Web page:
To What Extent Did Public Opinion Shape International Politics in the First Half of the Twentieth Century’?

1636 Words May 25th, 2013 7 Pages
International History 1914-1991–


‘To what extent did public opinion shape international politics in the first half of the twentieth century’?


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Word count: 1,617 words approximately

The first half of the twentieth century was indeed a time in history in which things such as two of the most deadly wars, the Russian Revolution, the Great Depression, the foundation of the UN and the start of the Cold War took place. But, were these events at any point influenced by the views expressed by citizens?.
This essay is going to discuss public opinion during the first half of the twentieth century. To do so, the essay uses a journal article on public opinion written by Hans Speier as a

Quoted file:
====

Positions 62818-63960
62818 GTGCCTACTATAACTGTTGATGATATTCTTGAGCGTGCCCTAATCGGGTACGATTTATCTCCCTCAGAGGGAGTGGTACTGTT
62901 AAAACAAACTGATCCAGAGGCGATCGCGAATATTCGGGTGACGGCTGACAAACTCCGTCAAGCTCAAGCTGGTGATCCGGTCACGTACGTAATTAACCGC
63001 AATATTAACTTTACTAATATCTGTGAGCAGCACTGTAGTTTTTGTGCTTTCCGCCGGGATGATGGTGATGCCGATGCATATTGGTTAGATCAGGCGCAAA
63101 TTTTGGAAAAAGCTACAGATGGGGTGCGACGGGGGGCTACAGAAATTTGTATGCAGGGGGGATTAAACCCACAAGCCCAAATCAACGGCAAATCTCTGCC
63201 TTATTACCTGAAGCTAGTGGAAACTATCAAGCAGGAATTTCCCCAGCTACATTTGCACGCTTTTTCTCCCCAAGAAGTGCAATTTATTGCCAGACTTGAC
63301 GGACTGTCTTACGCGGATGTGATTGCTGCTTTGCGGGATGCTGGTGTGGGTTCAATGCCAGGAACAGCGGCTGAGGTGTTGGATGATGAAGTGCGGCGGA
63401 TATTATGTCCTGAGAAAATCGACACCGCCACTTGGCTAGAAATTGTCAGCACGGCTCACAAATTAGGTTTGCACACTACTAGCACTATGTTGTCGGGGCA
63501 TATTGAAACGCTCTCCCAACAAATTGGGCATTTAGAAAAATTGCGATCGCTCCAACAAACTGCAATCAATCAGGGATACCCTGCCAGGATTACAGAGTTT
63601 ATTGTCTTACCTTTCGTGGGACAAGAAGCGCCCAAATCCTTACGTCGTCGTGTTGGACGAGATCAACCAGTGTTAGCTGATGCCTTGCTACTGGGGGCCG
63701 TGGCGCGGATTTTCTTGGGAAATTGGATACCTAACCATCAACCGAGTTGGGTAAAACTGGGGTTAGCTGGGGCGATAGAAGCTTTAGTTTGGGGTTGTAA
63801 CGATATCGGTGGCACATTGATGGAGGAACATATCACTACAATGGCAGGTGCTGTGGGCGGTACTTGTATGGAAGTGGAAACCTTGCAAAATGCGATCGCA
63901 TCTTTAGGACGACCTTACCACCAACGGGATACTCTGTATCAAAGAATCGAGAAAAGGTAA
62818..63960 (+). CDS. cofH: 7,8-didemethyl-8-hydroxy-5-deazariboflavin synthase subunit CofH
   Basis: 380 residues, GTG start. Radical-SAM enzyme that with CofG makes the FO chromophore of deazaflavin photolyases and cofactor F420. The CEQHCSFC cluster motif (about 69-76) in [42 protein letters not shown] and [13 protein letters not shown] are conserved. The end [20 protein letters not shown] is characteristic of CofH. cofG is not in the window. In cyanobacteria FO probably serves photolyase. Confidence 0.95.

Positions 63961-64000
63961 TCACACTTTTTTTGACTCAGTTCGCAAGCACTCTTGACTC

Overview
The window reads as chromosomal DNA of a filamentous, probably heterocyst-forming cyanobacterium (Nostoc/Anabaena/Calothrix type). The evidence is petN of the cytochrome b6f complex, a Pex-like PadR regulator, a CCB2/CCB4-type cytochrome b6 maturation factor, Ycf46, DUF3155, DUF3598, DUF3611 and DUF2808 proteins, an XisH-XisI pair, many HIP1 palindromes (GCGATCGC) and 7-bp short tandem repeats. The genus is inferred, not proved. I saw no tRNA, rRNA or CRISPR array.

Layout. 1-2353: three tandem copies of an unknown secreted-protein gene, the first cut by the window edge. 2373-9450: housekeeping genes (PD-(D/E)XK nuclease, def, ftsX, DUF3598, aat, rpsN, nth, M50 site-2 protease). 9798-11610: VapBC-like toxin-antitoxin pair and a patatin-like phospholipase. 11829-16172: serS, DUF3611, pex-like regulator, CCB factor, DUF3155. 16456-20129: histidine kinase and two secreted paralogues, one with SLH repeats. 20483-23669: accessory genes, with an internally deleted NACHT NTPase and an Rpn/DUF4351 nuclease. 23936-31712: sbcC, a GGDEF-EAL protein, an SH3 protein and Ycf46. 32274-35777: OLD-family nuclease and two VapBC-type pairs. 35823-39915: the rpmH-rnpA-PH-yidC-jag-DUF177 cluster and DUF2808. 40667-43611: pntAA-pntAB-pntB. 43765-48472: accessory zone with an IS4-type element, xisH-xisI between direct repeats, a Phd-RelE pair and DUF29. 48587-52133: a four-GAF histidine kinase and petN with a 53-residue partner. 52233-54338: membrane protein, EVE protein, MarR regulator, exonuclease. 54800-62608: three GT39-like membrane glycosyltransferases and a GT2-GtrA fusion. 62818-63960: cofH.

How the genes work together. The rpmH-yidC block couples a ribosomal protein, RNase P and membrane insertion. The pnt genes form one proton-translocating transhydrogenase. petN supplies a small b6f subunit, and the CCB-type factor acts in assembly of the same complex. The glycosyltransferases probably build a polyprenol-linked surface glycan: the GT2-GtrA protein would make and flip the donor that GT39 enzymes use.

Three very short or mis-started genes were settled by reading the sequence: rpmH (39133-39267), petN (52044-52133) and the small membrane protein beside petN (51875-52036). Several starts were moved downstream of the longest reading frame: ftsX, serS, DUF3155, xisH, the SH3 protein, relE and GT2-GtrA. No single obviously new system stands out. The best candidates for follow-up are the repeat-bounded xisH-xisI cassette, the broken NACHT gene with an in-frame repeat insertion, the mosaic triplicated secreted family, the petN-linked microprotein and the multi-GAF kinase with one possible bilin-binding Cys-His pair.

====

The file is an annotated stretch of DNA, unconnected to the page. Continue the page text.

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Hitler had in mind two main objectives for the Second World War, which were ‘ first, to established German control in Europe, and the second (which might well come after his lifetime) to wrest control of the seas and world domination from Britain and the USA’. Both aims were quite demoralising. In practice this meant that the war was prolonged more than expected, which caused a delayed in the freedom of the public opinion. Throughout the war, Hitler made the German people think that the war was about to be won; ever-new levies of recruits were needed for the last effort. Fifthly, another factor is ‘the sterility of the resistance movements in the realm of political ideas’. In Germany for example there was no Parliament and therefore parliamentary opposition was not possible. In Europe during the Second World War both sides had different successes, Germany, for example, had not one because of the great power of the GESTAPO. On the other hand, France had some success through the famous sabotage, and this made that some news were filtered in by the media in the West. Finally Speier mentioned, ‘the use of weapons of mass destruction in the attainment of victory’. A clear example of this was the atomic bombing of Hiroshima and Nagasaki in August 1945 that left ‘up to 140,000 reported dead by the end of the year’ an event which did not help to show people the end of the war and

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